On the night before his death Jesus had a final meal with his friends. Before this festival meal for Passover, Jesus surprised his friends by washing the feet of every person, a task that was normally done by a servant. He wanted to show his followers that they should love one another in humble ways. Later in the meal, which is known as 'The Last Supper', Jesus passed round bread and wine. He said the bread was his body broken for them and the wine was his blood shed for them. He told them that he was going to die and that when they share bread and wine they should remember him. The sharing of bread and wine at Masss takes place all year round, but it is even more special on Maundy Thursday. Jesus also told his friends that they should love one another. It was later on this night that Judas betrayed Jesus in the Garden of Gethsemane.
The Holy Thursday liturgy is celebrated in the evening because Passover begins at sundown. Usually twelve members of the congregation come forward for the 'washing of the feet' Cleansing, in fact, gave this day of Holy Week the name Maundy Thursday.
Also at this service, members of the laity who have been chosen as Ministers of the Eucharist are commissioned for another year.
Finally, the Blessed Sacrament is taken ceremoniously to an altar of repose where it will remain ‘entombed’ until the communion service on Good Friday. No Mass will be celebrated again in the Church until the Easter Vigil proclaims the Resurrection.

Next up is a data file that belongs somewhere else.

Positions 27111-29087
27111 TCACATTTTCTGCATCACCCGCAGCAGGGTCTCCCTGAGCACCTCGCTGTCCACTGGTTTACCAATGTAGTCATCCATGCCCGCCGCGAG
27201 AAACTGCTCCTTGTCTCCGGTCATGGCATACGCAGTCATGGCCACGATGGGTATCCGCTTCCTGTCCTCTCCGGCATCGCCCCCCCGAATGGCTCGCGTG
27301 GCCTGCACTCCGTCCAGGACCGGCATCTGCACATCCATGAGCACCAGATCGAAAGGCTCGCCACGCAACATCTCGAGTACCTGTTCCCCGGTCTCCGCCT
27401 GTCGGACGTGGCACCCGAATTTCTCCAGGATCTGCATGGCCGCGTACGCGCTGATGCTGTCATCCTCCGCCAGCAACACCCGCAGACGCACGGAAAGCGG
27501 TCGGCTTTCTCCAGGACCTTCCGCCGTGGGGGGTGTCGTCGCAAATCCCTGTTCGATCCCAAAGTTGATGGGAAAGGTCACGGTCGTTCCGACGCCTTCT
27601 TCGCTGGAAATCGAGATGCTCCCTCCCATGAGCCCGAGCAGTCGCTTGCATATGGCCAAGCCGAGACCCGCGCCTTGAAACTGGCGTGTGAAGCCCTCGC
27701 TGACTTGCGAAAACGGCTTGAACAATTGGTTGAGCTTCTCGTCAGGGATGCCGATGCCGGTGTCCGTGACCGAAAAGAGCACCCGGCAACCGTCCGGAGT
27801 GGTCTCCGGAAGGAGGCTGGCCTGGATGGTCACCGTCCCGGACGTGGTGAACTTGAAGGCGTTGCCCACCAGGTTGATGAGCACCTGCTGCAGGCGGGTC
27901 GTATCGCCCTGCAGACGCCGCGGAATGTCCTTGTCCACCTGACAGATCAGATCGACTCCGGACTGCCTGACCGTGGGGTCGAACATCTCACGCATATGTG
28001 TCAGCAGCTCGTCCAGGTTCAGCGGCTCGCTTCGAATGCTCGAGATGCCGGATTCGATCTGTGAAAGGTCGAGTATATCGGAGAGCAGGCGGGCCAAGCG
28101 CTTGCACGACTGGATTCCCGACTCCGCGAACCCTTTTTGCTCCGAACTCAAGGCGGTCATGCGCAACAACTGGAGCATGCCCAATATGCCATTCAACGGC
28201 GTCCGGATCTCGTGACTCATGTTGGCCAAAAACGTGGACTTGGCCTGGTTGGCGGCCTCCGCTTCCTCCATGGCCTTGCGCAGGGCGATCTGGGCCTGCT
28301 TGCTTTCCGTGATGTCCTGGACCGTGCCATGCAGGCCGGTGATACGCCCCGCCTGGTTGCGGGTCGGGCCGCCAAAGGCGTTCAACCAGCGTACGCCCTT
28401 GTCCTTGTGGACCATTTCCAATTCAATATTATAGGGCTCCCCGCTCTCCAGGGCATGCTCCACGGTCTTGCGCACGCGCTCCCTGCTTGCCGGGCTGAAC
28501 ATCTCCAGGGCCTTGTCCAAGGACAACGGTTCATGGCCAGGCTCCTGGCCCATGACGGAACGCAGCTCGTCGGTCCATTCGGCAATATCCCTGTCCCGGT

The King is to hand out Maundy money for the first time as a monarch when he carries out the ancient ritual in York.
Every year on the day before Good Friday, the monarch has presented elderly members of the Church of England with special 'Maundy' coins.
These specially minted pieces are almost always handed out to worshippers over 70, nominated by local dioceses for their contributions to the church and the community.
King Charles and the Queen Consort will attend the Royal Maundy Service in York Minister on April 6, where he will present 74 men and 74 women with specially-minted silver coins to the value of 74p - signifying Charles's age - to thank the pensioners for their service in local communities.
Recipients, who are being thanked for their outstanding Christian service, each receive two purses: one red and one white, with the white one containing the silver Maundy coins.
The red purse will contain two commemorative coins, symbolising the sovereign's historic gift of food and clothing.
This year the coins will celebrate the King's forthcoming 75th birthday and the 75th anniversary of the Windrush Generation.
The Royal Maundy is an ancient ceremony which originated in the commandment Christ gave after washing the feet of his disciples at the Last Supper, before Good Friday.